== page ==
Jason Beaubien 2010 i
Doby Photography/NPR
Jason Beaubien 2010
Doby Photography/NPR

Jason Beaubien

Global Health and Development Correspondent

Jason Beaubien is NPR's Global Health and Development Correspondent on the Science Desk.

In this role, he reports on a range of health issues across the world. He's covered mass circumcision drives in Kenya, abortion in El Salvador, poisonous gold mines in Nigeria, drug-resistant malaria in Myanmar and tuberculosis in Tajikistan. During 2014, he reported extensively on the West Africa Ebola outbreak. His current beat also examines development issues including why Niger has the highest birth rate in the world, can private schools serve some of the poorest kids on the planet and the links between obesity and economic growth.

Prior to becoming the Global Health and Development Correspondent in 2012, Beaubien spent four years based in Mexico City covering Mexico, Central America and the Caribbean. In that role, Beaubien filed stories on politics in Cuba, the 2010 Haitian earthquake, the FMLN victory in El Salvador, the world's richest man and Mexico's brutal drug war.

For his first multi-part series as the Mexico City correspondent, Beaubien drove the length of the U.S./Mexico border making a point to touch his toes in both oceans. The stories chronicled the economic, social and political changes along the violent frontier.

In 2002, Beaubien joined NPR after volunteering to cover a coup attempt in the Ivory Coast. Over the next four years, Beaubien worked as a foreign correspondent in sub-Saharan Africa, visiting 27 countries on the continent. His reporting ranged from poverty on the world's poorest continent, the HIV in the epicenter of the epidemic, and the all-night a cappella contests in South Africa, to Afro-pop stars in Nigeria and a trial of white mercenaries in Equatorial Guinea.

During this time, he covered the famines and wars of Africa, as well as the inspiring preachers and Nobel laureates. Beaubien was one of the first journalists to report on the huge exodus of people out of Sudan's Darfur region into Chad, as villagers fled some of the initial attacks by the Janjawid. He reported extensively on the steady deterioration of Zimbabwe and still has a collection of worthless Zimbabwean currency.

In 2006, Beaubien was awarded a Knight-Wallace fellowship at the University of Michigan to study the relationship between the developed and the developing world.

Beaubien grew up in Maine, started his radio career as an intern at NPR Member Station KQED in San Francisco and worked at WBUR in Boston before joining NPR.

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Patients receive treatment at the Chest Disease Hospital in Srinagar, India. The country has one of the highest rates of drug-resistant tuberculosis in the world, in part because antibiotics for the disease are poorly regulated by the government. Dar Yasin/AP hide caption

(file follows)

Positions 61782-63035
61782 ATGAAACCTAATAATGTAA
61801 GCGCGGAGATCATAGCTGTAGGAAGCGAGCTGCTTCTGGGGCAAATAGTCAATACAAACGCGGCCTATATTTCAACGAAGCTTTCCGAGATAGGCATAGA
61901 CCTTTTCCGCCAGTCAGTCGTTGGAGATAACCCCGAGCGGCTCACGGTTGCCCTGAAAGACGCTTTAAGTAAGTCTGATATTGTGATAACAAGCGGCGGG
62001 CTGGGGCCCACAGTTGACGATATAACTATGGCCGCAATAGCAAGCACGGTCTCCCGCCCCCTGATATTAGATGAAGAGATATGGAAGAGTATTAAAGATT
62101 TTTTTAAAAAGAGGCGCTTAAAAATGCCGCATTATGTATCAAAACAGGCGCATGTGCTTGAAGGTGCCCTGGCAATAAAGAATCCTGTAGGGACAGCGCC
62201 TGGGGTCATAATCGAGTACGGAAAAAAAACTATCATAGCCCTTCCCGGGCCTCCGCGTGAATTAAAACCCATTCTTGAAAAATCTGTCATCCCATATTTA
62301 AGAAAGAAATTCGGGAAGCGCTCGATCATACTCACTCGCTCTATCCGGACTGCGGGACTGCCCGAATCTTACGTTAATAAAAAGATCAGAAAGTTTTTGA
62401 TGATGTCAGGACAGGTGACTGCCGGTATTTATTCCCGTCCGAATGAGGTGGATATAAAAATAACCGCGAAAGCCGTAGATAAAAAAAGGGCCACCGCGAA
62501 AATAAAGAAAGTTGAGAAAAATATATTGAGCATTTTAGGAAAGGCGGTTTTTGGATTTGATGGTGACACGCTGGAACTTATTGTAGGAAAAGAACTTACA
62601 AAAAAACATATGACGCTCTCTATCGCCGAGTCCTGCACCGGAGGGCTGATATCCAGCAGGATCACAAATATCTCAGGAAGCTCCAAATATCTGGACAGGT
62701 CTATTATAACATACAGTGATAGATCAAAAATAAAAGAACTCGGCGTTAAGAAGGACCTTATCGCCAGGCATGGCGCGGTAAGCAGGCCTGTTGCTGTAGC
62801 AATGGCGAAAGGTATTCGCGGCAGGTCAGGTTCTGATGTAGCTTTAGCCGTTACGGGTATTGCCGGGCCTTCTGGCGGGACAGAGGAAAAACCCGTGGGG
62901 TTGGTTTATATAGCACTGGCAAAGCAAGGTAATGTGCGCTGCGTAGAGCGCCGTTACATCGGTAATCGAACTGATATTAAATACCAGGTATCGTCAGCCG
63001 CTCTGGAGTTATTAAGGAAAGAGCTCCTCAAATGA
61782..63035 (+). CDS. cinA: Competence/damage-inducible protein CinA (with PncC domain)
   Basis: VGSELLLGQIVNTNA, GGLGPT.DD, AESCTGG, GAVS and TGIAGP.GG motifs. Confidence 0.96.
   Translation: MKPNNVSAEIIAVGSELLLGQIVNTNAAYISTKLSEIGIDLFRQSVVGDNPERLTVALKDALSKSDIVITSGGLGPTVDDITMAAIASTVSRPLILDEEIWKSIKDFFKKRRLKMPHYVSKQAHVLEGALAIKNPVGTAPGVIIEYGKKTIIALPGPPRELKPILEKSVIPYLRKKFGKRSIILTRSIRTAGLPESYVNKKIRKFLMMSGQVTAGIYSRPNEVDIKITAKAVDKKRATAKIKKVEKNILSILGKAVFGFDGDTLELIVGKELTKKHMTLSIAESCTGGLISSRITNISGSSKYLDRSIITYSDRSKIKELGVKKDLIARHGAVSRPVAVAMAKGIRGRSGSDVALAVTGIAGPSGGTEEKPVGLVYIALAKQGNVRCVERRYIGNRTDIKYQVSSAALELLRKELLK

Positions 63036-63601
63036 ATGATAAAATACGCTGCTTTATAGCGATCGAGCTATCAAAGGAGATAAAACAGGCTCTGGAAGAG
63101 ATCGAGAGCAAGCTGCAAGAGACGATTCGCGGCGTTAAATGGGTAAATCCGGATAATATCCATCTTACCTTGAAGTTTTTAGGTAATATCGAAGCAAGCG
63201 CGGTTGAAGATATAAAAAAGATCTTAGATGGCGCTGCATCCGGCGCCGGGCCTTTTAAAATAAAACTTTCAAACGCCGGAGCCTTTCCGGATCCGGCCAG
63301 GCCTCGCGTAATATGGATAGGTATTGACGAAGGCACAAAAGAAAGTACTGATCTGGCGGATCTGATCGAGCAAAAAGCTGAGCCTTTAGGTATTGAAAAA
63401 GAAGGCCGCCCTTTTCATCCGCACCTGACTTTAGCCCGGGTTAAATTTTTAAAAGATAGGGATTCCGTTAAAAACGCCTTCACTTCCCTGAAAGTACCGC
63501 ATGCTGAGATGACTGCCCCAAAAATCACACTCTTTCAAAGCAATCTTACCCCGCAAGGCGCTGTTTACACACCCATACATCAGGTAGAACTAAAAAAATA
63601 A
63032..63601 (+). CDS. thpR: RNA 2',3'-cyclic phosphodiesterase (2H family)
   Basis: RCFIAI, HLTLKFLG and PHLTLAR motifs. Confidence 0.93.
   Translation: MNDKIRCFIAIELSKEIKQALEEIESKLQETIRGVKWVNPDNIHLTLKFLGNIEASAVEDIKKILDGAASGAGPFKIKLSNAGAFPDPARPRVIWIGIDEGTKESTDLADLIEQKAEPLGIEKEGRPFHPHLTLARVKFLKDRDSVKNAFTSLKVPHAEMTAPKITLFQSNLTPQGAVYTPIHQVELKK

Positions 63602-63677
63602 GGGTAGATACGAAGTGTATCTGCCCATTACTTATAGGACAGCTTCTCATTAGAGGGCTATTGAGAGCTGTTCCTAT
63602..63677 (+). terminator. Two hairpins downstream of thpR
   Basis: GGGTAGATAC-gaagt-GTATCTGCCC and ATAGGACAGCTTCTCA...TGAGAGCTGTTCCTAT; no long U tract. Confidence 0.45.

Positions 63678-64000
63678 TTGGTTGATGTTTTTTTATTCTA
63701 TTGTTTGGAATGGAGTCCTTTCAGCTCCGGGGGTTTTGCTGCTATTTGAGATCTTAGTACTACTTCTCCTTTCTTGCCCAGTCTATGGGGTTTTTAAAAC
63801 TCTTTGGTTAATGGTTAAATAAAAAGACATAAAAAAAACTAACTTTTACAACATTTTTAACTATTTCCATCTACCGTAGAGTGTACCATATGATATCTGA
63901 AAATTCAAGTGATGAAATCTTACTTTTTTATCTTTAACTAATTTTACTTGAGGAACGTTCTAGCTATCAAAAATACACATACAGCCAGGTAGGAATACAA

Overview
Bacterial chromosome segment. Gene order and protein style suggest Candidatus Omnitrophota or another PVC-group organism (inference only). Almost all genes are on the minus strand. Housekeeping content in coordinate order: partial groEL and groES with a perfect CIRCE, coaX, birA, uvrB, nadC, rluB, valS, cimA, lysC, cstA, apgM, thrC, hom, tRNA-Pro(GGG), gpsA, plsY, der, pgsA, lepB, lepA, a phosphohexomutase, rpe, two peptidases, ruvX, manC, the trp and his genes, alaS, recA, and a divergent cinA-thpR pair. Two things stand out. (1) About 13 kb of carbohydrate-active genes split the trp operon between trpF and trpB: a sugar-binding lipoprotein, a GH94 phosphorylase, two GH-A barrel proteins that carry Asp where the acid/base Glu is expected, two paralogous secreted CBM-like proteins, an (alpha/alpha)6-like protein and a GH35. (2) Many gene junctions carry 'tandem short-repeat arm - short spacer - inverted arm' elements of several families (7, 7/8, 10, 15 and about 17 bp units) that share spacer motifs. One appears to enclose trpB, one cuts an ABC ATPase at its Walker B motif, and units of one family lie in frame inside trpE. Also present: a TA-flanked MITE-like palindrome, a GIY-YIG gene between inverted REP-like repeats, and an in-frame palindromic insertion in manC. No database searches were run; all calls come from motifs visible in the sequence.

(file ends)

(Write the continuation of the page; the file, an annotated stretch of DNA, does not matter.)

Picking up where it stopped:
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The Ebola outbreak "overwhelmed" the World Health Organization and made it clear the agency must change, WHO's director-general, Dr. Margaret Chan, said Monday in Geneva. Fabrice Coffrini /AFP/Getty Images hide caption

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Jenny Tenorio Gallegos, 35, in Lima, Peru, is being treated for drug-resistant TB. The treatment lasts two years and may rob her of her hearing. Jason Beaubien/NPR hide caption

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A man and his drone: Carlos Casteneda of the Amazon Basin Conservation Association prepares to launch one of his plastic foam planes. Jason Beaubien/NPR hide caption

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Researchers meet participants: (from left) investigator Jose Luis Roca; Dr. Ernesto Ortiz; study participants Rainer Leon and his mother, Rina Leon Chanbilla; and nurse Jennifer Rampas. Jason Beaubien/NPR hide caption

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This aerial view shows the effects of gold mining on Peru's rain forest. Courtesy of Gregory Asner, Carnegie Institution for Science hide caption

itoggle caption Courtesy of Gregory Asner, Carnegie Institution for Science

A boot-drying rack sits empty at the Ministry of Defense Ebola Treatment Unit in Monrovia. Jason Beaubien/NPR hide caption

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Moses Lasana recovered from Ebola, but he faces a range of medical issues and waves of pain. "The pain just come from one part of the body to another," he says. Jason Beaubien/NPR hide caption

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Caroline Williams is a community organizer in New Kru Town, a suburb of Monrovia. Here's how she got her message through to Liberians about preventing Ebola: "We talk to them, talk to them, talk to them. At last they started listening to us. All the methods that we been giving them, by God's will, they accepted." Jason Beaubien/NPR hide caption

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A nurse holds a young girl who was vaccinated at the kickoff of a national measles prevention campaign in Liberia. Jason Beaubien/NPR hide caption

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